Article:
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The Information Commissioner’s Office (ICO) has fined the London Borough of Newham £145,000 for “the unfair and excessive” disclosure of personal data belonging to 203 individuals featured on the Metropolitan Police Services’ (MPS) controversial Gang’s Matrix database.
The ICO investigation found that a Newham Council employee had sent an email containing both redacted and un-redacted versions of the Gangs Matrix to 44 recipients in January 2017.
When individuals are placed on the Matrix, they are assigned an automated “harm” score, which is supposed to show how likely they are to commit a violent offence.
However, 40% of people on the Matrix have a harm score of zero, and 64% are included in the lowest risk “green” category. A number of individuals have also been included on the Matrix for being the victims of stabbings.
Out of the 203 people who had their information shared by Newham, at least 80 had a harm score of zero.
According to the monetary penalty notice issued by the ICO, copies of the Matrix were sent by the MPS to the Newham Youth Offending Team (YOT), which then forwarded it to a variety of Newham departments and external statutory agencies.
The notice also said that the MPS has been providing the YOT with updated versions of the Matrix on a near-monthly basis since 2014, providing both redacted and un-redacted versions on every occasion.
The un-redacted version included the data subject’s home address, name, ethnicity, age, and their Police National Computer (PNC) ID, among other personally identifying details.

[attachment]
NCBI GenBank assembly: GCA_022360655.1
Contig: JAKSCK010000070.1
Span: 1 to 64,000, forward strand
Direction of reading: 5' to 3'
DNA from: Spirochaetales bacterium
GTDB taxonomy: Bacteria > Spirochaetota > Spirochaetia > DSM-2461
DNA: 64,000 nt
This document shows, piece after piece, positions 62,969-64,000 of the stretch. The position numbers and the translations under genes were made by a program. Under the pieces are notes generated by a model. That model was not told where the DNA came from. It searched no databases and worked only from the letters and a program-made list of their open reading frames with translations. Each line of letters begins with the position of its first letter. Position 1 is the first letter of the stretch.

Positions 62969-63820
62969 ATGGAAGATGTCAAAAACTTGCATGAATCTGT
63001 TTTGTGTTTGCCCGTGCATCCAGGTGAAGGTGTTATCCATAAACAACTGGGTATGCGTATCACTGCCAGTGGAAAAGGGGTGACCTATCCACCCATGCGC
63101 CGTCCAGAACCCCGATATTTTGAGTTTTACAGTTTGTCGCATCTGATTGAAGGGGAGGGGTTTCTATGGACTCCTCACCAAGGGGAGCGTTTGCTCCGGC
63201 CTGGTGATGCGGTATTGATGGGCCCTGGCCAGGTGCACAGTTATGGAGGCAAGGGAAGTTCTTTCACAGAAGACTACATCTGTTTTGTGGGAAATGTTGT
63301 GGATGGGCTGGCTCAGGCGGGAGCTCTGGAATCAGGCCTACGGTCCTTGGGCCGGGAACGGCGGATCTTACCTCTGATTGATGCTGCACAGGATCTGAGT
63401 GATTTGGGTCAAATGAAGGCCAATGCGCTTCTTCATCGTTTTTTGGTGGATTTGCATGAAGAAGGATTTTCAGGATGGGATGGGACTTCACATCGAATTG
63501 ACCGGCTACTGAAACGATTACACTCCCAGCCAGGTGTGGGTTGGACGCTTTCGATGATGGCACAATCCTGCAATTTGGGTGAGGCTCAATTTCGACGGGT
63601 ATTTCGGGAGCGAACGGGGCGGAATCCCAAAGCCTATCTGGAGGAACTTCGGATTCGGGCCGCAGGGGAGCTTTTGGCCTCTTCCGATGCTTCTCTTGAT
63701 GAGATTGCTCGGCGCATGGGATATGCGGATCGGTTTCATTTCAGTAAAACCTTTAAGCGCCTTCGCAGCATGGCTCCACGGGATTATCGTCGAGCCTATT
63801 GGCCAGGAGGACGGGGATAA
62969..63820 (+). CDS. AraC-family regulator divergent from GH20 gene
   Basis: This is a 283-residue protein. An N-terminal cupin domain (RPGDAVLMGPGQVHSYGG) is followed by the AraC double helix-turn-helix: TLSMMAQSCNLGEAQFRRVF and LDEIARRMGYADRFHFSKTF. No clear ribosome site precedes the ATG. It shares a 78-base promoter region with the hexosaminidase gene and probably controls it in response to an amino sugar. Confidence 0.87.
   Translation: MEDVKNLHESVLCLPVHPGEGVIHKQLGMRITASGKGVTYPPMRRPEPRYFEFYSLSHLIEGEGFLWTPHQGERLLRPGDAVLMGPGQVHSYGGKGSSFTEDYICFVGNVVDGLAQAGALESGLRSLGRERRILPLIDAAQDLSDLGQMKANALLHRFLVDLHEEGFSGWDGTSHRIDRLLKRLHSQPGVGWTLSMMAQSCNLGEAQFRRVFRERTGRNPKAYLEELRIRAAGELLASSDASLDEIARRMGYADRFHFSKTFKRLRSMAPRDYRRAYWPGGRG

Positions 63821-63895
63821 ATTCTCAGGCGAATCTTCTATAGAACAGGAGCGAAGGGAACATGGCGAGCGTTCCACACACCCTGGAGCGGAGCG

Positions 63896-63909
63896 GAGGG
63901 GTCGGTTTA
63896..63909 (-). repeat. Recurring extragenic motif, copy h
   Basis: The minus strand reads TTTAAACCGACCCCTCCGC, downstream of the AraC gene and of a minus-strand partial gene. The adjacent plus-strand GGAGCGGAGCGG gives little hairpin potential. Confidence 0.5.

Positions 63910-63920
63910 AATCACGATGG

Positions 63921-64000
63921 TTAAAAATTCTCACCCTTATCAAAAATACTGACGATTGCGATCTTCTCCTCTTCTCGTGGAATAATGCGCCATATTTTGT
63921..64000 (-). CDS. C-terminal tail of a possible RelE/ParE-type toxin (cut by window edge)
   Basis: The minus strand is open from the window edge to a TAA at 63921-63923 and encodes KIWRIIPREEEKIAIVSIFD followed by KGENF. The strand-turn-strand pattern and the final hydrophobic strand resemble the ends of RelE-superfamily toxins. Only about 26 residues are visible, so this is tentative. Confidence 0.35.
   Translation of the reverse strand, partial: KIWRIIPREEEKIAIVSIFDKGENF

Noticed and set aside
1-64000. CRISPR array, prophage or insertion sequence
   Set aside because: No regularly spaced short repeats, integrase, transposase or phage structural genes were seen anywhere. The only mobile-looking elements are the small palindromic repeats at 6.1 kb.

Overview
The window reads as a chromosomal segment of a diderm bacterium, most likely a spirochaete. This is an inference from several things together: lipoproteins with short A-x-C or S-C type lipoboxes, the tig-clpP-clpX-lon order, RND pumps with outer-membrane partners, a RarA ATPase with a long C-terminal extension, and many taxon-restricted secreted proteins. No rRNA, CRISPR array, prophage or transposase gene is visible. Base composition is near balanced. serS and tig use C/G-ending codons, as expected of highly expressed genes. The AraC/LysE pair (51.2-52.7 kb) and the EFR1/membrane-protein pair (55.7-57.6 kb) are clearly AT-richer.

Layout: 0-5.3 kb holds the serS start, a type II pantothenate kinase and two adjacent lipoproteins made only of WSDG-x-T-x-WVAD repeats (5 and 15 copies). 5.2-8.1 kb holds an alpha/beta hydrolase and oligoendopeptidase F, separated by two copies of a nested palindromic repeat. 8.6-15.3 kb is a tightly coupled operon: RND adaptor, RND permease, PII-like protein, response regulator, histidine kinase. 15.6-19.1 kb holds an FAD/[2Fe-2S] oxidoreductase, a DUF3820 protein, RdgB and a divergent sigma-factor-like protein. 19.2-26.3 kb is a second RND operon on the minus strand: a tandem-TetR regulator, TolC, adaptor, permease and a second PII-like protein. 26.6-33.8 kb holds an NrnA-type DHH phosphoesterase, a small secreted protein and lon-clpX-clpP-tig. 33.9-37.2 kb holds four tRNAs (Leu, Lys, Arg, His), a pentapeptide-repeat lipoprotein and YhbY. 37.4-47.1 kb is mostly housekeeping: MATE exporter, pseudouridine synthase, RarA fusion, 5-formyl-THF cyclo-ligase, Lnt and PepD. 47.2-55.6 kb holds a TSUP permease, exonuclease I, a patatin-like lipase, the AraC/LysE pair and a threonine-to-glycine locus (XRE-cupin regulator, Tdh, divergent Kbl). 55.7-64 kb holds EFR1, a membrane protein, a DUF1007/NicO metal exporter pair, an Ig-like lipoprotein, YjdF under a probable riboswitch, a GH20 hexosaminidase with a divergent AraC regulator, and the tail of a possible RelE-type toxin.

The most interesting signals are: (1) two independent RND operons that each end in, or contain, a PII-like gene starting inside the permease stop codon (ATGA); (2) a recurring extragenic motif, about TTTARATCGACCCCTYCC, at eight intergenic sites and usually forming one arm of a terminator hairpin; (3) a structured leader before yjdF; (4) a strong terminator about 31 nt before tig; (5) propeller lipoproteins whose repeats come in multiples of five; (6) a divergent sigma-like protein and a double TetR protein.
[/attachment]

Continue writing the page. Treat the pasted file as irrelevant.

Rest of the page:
“Our investigation concluded that it was unnecessary, unfair and excessive for Newham Council to have shared the un-redacted database with a large number of people and organisations, when a redacted version was readily available,” said deputy information commissioner James Dipple-Johnstone. “The risks associated with such a transfer of sensitive information should have been obvious.”
The ICO penalty notice added that since the un-redacted Matrix was shared there have been a number of violent incidents, including murder, involving people whose information appeared in the compromised pages.
While the ICO avoids drawing any causal connection between the incidents, they have been highlighted in the notice as examples of the extent of harm that could result from a breach of this kind.
“This is a reminder for organisations handling and sharing sensitive information to make sure they have suitable processes, training and governance in place to ensure they meet their accountability obligations,” said Dipple-Johnstone.
“Ultimately, personal information must be processed lawfully, fairly, proportionately and securely, so the community can have confidence that their information is being used in an appropriate way.”
While the MPS maintained to the ICO that it had not given permission for the un-redacted database to be shared more widely, Newham was unable to identify any written policy, guidance or agreement on how to handle, store or distribute the information in compliance with the Data Protection Act.
The data-handling practices of the MPS, however, have been the subject of a separate enforcement notice, issued in November 2018, which found that its use of the Matrix had led to serious breaches of data protection laws.
Despite the MPS’ deadline for compliance being May 2019, it has been revealed that police are already secretly piloting a similar multi-agency database in Lewisham called the Concern Hub, which it planned to announce and roll out in April, a month before the enforcement notice ended.
Civil society groups and activists have expressed concern over the new database, fearing it would be a repeat of the Gangs Matrix and lead to further discrimination.
As of yet, it is unclear how the Concern Hub will be different from the Matrix, and if there will be any written guidance on how to lawfully share the data on it.
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